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Potts named vice-chair; trustees approve drug testing

SoVaNow.com / September 12, 2019
ED-8 trustee Walter Potts, the longest-serving member of the Halifax County School Board, was named vice chairman Monday night on a split vote of trustees at their meeting at Clays Mill Elementary School.

The vote came in the wake of former chairman Joe Gasperini’s resignation from the School Board in August. Gasperini’s departure elevated ED-3 trustee Sandra Garner-Coleman, formerly the vice chair, to the position of board chairman and created a vacancy for vice chair.

Potts was the only candidate to be nominated for the post, with the motion made by Freddie Jeffress, ED-5 representative and seconded by Orey Hill, ED-1. Board members backed his candidacy on a 5-2 roll call vote. Todd Moser and Monty Lowery, ED-6 and ED-7 trustees respectively, voted no.

The choice of vice chairman came without discussion. Potts will serve as vice chairman through the end of the year, with the School Board reorganizing at the start of 2020.

Down by a member after Gasperini’s resignation, the composition of School Board will be changing in 2020 with the selection of a new ED-4 trustee — Jason “Jay” Camp is the only candidate on the ballot with the decision by Gasperini to step away from the School Board. Also, Lowery is not seeking another term, and a board incumbent, Hill, faces a competitive race, potentially altering the makeup of the School Board even further.

In other action during a relatively brief meeting at Clays Mill, trustees adopted a random drug testing policy for students taking part in extracurricular, VHSL-sanctioned events — primarily sports, but also including forensics and quiz bowl competitions.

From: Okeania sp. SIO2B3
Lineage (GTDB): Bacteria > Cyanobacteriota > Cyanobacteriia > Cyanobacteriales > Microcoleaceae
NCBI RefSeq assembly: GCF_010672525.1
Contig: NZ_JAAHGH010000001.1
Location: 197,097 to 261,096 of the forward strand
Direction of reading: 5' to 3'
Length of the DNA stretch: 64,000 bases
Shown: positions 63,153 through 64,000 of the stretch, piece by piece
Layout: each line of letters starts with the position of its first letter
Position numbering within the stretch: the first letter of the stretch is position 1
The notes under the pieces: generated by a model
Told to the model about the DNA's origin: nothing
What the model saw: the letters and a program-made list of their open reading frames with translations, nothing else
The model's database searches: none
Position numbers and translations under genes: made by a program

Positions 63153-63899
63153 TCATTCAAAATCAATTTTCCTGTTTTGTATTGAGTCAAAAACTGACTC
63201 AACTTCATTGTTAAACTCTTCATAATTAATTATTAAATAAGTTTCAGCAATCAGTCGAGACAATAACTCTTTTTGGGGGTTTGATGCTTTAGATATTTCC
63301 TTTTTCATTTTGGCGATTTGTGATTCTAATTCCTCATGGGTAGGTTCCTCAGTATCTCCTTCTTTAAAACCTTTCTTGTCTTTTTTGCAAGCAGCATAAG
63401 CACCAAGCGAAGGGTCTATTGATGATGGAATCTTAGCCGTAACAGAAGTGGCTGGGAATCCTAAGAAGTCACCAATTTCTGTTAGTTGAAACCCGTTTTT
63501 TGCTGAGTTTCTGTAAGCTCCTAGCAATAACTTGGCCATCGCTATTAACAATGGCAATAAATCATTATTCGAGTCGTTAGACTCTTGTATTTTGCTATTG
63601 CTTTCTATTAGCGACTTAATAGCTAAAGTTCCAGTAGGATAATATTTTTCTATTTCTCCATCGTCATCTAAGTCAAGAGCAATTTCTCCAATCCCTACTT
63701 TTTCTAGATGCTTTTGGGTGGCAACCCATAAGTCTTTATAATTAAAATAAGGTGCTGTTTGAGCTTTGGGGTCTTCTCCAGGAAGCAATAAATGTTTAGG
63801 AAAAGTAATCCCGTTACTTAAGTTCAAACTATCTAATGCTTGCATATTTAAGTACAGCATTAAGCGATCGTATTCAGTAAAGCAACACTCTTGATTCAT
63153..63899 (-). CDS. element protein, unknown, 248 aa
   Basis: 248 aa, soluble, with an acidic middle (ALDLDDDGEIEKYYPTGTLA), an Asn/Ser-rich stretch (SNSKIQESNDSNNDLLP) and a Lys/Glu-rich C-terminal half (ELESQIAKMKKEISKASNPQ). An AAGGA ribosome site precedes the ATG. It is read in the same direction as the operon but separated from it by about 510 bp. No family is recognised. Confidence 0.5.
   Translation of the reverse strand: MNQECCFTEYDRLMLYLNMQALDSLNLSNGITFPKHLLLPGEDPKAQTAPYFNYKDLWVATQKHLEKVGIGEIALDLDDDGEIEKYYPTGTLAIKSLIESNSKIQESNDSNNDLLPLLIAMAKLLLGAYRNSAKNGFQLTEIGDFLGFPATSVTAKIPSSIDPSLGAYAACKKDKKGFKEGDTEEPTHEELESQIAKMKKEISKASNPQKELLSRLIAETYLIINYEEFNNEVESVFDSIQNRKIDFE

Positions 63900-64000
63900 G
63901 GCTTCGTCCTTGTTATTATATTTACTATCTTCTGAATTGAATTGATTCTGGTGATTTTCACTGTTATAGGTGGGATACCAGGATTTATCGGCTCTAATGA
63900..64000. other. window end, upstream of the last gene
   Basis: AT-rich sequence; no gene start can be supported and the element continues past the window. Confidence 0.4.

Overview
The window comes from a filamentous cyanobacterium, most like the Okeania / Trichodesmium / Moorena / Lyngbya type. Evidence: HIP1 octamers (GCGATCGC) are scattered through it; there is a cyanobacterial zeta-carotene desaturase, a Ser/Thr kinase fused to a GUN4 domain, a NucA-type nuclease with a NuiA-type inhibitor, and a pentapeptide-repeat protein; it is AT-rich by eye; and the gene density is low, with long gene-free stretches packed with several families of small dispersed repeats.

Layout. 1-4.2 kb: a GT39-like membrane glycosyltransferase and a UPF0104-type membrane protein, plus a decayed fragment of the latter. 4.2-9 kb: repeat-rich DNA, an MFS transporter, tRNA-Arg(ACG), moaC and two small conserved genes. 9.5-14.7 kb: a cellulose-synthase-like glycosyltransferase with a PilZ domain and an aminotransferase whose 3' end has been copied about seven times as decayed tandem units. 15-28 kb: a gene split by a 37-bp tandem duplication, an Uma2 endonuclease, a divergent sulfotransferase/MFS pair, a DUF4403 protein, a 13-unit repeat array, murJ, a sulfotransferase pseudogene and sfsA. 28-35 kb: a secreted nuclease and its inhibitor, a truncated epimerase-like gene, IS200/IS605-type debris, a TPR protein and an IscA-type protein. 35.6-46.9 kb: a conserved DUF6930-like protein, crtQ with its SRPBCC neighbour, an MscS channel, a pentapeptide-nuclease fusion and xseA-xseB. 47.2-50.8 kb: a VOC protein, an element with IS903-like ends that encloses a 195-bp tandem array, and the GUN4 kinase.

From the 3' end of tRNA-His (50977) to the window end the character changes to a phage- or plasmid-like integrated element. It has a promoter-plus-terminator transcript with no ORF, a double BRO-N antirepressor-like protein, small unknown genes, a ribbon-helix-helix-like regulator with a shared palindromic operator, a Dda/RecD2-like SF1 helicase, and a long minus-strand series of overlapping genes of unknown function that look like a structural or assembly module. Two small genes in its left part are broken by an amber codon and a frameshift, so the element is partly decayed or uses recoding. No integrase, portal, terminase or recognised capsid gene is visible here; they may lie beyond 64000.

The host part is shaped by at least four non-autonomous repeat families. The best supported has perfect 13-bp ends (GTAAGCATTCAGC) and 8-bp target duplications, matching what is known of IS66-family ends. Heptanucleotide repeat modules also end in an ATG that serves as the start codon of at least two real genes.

Garner-Coleman and Potts each voted “no” as the board adopted the drug testing policy on a 5-2 vote. Potts said it singled out athletes and Garner-Coleman argued that with tight purse strings, the School Board can’t afford the expense of drug testing, which is expected to cost around $15,000 annually.

“We absolutely do not have money in the budget to cover it,” she said.

Superintendent of Schools Mark Lineburg, asked about the budgetary impact of the program, agreed that going forward, “We would have to build it in next year’s budget.” But he also said there is available funding in the current year’s budget to pay for the tests, which will be conducted by an outside firm.

Drug testing of athletes and others who take part in VSHL sanctioned events will begin in January, in the midst of the winter sports season. ED-2 trustee Roy Keith Lloyd, who called for a vote to approve the policy, amended his motion to put the program into effect January 2020.

“You can come back from the Christmas break and you have a clean start with the new policy,” said Lloyd.

Prior to Monday night, Garner-Coleman and Potts had argued that random drug testing would be a poor use of tight educational dollars, and they also suggested that it could have unintended effects. However, after debating the merits of random drug testing for months, the majority of trustees opted to accept an updated version of the policy presented by Director of Student Services Jeff Davis.